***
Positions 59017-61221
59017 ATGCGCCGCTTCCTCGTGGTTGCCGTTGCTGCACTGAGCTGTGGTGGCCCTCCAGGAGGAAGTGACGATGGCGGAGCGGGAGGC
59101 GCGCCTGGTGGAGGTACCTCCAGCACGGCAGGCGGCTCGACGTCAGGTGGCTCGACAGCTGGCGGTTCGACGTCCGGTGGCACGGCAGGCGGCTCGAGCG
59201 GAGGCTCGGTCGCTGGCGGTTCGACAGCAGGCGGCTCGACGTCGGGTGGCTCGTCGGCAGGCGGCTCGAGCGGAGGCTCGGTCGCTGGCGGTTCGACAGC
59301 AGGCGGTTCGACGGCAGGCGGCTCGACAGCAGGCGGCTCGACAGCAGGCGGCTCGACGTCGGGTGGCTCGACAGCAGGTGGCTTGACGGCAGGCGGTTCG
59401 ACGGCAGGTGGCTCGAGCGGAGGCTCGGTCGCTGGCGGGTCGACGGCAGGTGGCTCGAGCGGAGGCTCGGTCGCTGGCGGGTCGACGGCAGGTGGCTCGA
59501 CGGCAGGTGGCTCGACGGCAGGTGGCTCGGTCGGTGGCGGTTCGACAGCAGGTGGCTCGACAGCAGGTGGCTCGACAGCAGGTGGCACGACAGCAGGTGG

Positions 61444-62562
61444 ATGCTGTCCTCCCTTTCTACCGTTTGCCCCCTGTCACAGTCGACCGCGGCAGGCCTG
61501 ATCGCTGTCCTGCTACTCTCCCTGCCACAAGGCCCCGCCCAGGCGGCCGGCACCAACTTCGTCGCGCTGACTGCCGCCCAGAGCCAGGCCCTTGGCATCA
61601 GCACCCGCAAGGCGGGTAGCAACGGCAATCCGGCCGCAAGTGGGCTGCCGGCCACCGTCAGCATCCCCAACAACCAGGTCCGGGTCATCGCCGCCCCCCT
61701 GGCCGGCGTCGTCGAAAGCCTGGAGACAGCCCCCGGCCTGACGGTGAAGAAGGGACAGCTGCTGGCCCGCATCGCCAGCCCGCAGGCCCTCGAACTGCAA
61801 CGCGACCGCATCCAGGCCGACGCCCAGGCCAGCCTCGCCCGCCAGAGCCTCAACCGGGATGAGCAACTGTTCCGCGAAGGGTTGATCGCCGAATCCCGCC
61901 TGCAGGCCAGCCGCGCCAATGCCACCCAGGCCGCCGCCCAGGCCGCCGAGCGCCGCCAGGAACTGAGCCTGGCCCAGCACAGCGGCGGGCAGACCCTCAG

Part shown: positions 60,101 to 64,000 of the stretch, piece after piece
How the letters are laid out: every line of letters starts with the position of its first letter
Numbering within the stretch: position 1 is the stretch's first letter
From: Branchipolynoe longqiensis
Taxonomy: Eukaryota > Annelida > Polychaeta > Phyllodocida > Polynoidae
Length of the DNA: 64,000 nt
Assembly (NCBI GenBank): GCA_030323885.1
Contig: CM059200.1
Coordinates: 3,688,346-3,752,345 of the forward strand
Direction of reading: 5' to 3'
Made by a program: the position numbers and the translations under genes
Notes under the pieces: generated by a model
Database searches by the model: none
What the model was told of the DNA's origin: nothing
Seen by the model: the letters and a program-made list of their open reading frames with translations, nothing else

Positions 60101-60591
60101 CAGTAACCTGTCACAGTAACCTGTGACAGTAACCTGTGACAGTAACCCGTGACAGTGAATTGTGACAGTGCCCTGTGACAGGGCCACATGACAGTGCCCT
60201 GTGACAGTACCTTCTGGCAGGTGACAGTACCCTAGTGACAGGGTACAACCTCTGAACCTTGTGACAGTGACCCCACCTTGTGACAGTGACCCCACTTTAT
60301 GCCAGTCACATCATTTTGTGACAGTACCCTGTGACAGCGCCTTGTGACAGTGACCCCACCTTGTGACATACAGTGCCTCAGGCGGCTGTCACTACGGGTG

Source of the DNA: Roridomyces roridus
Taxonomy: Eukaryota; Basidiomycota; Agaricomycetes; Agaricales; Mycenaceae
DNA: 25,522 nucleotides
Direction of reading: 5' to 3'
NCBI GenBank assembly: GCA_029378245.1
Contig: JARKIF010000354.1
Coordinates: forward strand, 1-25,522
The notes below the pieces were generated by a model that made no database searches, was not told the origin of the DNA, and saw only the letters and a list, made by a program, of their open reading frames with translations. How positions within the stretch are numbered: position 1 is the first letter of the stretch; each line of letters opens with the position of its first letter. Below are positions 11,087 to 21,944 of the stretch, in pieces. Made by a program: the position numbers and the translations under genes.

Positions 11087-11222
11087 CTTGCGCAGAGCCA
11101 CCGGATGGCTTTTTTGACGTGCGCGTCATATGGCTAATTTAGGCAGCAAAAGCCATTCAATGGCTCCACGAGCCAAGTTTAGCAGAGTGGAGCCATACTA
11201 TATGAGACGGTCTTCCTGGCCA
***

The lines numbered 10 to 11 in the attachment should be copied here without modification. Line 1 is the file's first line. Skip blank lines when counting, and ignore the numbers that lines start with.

61501 ATCGCTGTCCTGCTACTCTCCCTGCCACAAGGCCCCGCCCAGGCGGCCGGCACCAACTTCGTCGCGCTGACTGCCGCCCAGAGCCAGGCCCTTGGCATCA
61601 GCACCCGCAAGGCGGGTAGCAACGGCAATCCGGCCGCAAGTGGGCTGCCGGCCACCGTCAGCATCCCCAACAACCAGGTCCGGGTCATCGCCGCCCCCCT